WOODLAND HILLS, CALIF.
Growing up on a South Korean farm, Suki Devirian says she learned to distrust everything about politics.
"The government was always dictating to us," says Ms. Devirian, who changed her name from Chun when she married an American GI in 1967. "I hated the government, they never treated us as human beings. My parents paid lots of taxes. But no matter who won the elections, we never got anything back. It was always the same thing."
That same mistrust transformed into a subconscious resentment of the American political system in her adopted land, she says. Though Ms. Devirian became a citizen in 1983, she did not register to vote until this year.
"I had language problems ... I had to learn English ... I had to become a citizen first," she says.
"Asians who come to America from communist countries, or those with authoritarian or dynastic histories often feel it does not pay to get politically involved," says Roberta Johnson, a professor of government at the University of San Francisco. "They carry with them a deep suspicion of political power that may not be broken until a second generation grows up in the adopted land."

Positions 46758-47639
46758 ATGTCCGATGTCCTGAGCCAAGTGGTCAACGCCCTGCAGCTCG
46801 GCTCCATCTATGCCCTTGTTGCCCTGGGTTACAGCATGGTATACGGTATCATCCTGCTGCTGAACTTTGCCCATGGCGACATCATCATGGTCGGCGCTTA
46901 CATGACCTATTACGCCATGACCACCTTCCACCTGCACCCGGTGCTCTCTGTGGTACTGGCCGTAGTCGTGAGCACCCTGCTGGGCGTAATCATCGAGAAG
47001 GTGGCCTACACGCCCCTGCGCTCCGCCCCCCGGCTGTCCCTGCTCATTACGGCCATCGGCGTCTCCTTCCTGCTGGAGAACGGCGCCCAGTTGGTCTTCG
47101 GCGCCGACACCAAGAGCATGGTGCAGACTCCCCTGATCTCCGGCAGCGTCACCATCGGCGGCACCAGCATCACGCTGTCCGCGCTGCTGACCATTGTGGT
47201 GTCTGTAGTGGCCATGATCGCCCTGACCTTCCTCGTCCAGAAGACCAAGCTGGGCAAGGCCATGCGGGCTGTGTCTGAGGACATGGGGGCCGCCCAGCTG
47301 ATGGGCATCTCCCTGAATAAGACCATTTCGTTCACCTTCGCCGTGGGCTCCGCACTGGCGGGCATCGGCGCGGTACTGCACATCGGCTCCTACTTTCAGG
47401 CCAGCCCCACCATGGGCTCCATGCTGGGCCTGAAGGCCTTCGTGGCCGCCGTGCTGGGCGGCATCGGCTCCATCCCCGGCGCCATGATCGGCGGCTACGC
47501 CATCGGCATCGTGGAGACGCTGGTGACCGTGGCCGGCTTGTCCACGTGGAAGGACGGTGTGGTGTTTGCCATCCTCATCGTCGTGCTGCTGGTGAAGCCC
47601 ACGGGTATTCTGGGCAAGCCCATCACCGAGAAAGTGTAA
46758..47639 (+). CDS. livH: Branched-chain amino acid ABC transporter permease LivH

When Devirian arrived in 1967, she said there was only one Korean restaurant in Los Angeles. "I cried when I saw it."
In the past 25 years, an influx of Koreans here has made the 300,000 strong population the largest in the world outside Seoul. "It's easier for those who are coming now," she says.
Partly because of the Los Angeles riots, partly because Asian candidates have done well or won in recent elections, Devirian says it's time to start making her voice heard.
"I have two children in college and I am concerned about the economy," says Devirian, who until recently leaned towards Democratic candidate Gov. Bill Clinton. "I've also seen some of my own kind do well. That's getting me pumped up."
"Mom was never really aware of the candidates until now. She is realizing she can have an effect," says her son Brent, a senior at the University of California at Santa Barbara. "She sees herself as being more effected economically, and she is a little upset. And she finally believes her vote might actually make a difference."